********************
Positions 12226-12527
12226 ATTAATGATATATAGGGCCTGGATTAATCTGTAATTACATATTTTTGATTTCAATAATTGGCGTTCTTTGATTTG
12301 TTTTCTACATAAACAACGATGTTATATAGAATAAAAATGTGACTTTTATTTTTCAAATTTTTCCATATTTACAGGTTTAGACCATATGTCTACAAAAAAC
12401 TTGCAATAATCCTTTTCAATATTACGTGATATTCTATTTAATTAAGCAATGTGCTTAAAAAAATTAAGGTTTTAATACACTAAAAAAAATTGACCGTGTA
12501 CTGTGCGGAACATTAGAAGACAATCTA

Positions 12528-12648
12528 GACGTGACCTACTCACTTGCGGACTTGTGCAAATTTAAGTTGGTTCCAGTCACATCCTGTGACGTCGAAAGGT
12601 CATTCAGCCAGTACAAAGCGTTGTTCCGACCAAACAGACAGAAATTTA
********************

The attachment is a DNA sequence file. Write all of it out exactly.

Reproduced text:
Positions 12226-12527
12226 ATTAATGATATATAGGGCCTGGATTAATCTGTAATTACATATTTTTGATTTCAATAATTGGCGTTCTTTGATTTG
12301 TTTTCTACATAAACAACGATGTTATATAGAATAAAAATGTGACTTTTATTTTTCAAATTTTTCCATATTTACAGGTTTAGACCATATGTCTACAAAAAAC
12401 TTGCAATAATCCTTTTCAATATTACGTGATATTCTATTTAATTAAGCAATGTGCTTAAAAAAATTAAGGTTTTAATACACTAAAAAAAATTGACCGTGTA
12501 CTGTGCGGAACATTAGAAGACAATCTA

Positions 12528-12648
12528 GACGTGACCTACTCACTTGCGGACTTGTGCAAATTTAAGTTGGTTCCAGTCACATCCTGTGACGTCGAAAGGT
12601 CATTCAGCCAGTACAAAGCGTTGTTCCGACCAAACAGACAGAAATTTA